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Photo-polymerisation variables influence the structure and subsequent thermal response of dental resin matrices

Research output: Contribution to journalArticlepeer-review

Slobodan Sirovica, Yilan Guo, Raymond Guan, Maximilian W.A. Skoda, William M. Palin, Alexander P. Morrell, Dan L. Romanyk, Richard A. Martin, Owen Addison

Original languageEnglish
Pages (from-to)343-352
Number of pages10
JournalDental Materials
Issue number3
PublishedMar 2020


  • pre-print

    pre_print.pdf, 874 KB, application/pdf

    Uploaded date:27 Jan 2020

    Version:Accepted author manuscript

King's Authors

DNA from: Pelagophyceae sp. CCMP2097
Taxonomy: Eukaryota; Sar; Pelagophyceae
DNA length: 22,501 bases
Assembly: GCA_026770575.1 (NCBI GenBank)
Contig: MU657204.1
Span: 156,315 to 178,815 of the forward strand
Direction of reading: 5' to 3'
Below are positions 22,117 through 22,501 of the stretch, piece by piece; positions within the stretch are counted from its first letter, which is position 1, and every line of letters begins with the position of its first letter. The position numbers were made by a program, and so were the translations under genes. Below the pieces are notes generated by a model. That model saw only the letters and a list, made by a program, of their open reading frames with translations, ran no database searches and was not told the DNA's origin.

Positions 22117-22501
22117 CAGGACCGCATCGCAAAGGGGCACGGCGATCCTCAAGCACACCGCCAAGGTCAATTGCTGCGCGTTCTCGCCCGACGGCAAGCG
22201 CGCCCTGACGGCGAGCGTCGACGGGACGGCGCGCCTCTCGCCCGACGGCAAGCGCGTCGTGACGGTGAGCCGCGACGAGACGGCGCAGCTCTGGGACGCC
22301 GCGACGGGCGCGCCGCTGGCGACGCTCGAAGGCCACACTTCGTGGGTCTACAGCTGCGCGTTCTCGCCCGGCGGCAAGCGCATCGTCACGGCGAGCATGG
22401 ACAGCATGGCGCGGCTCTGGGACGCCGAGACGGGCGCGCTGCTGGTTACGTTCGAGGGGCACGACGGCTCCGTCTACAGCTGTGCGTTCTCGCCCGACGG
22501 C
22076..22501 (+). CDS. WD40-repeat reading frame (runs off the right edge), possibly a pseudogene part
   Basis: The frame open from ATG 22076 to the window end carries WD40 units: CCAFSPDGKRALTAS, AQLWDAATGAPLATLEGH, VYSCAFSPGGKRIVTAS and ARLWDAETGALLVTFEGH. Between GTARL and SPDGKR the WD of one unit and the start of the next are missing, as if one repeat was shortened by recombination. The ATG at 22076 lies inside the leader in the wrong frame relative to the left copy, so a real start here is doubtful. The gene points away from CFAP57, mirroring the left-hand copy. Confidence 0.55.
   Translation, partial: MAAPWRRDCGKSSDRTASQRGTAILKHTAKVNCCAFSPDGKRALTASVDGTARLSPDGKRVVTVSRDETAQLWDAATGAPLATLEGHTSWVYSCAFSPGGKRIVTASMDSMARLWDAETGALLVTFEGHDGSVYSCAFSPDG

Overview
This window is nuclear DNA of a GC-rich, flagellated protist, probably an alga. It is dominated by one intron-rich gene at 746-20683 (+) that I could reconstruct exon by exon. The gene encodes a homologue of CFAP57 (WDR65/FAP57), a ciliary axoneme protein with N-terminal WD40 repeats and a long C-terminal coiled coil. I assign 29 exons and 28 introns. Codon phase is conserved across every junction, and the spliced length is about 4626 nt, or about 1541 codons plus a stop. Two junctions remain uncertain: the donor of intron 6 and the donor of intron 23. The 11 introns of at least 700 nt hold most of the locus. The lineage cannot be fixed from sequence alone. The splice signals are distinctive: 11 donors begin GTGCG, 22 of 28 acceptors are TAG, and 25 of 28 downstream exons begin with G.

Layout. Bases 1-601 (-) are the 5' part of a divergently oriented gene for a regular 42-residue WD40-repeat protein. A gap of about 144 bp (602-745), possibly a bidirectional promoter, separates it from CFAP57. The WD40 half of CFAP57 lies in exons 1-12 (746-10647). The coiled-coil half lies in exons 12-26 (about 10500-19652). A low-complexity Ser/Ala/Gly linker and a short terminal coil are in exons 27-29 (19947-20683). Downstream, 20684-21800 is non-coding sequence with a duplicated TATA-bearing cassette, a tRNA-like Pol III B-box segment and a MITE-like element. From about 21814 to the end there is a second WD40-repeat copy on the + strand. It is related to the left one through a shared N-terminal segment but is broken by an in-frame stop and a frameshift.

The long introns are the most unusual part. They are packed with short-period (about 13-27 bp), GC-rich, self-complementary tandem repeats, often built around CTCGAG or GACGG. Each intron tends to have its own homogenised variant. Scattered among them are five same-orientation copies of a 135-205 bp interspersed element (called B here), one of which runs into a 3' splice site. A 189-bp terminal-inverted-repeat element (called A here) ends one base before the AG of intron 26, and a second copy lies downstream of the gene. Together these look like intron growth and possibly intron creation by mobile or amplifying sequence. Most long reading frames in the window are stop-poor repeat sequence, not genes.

Objective: The structure of the polymer phase of dental resin-based-composites is highly sensitive to photo-polymerisation variables. The objective of this study was to understand how different polymer structures, generated with different photo-polymerisation protocols, respond to thermal perturbation. Methods: Experimental resins were prepared from a series of Bis-GMA/TEGDMA blends (40/60, 50/50 and 60/40 wt.%), with either Camphorquinone/DMAEMA or Lucirin TPO as the photo-initiator system. Resins were photo-polymerised, in a disc geometry, at either relatively ‘high’ (3000 mW cm−2 for 6 s) or ‘low’ (300 mW cm−2 for 60 s) irradiances ensuring matched radiant exposures (18 J cm−2). Specimens were heated, from 20−160 °C at a rate of 5 °C min−1, whilst simultaneous synchrotron X-ray scattering measurements were taken at 5 °C increments to determine changes in polymer chain segment extension and medium-range order as a function of temperature. For each unique resin composition (n = 3), differential scanning calorimetry was used to measure glass transition temperatures using the same heating protocol. A paired t-test was used to determine significant differences in the glass transition temperature between irradiance protocols and photo-initiator chemistry at ɑ = 0.05. Results: Resins pre-polymerised through the use of TPO and or high irradiances demonstrated a reduced rate of chain extension indicative of lower thermal expansion and a larger decrease in relative order when heated below the glass transition temperature. Above the transition temperature, differences in the rate of chain extension were negligible, but slower converted systems showed greater relative order. There was no significant difference in the glass transition temperature between different photo-initiator systems or irradiance protocols. Significance: The evolution of chain extension and medium-range order during heating is dependent on the initial polymer structure which is influenced by photo-polymerisation variables. Less ordered systems, generated at faster rates of reactive group conversion displayed reduced chain extension below the glass transition temperature and maintained lower order throughout heating.

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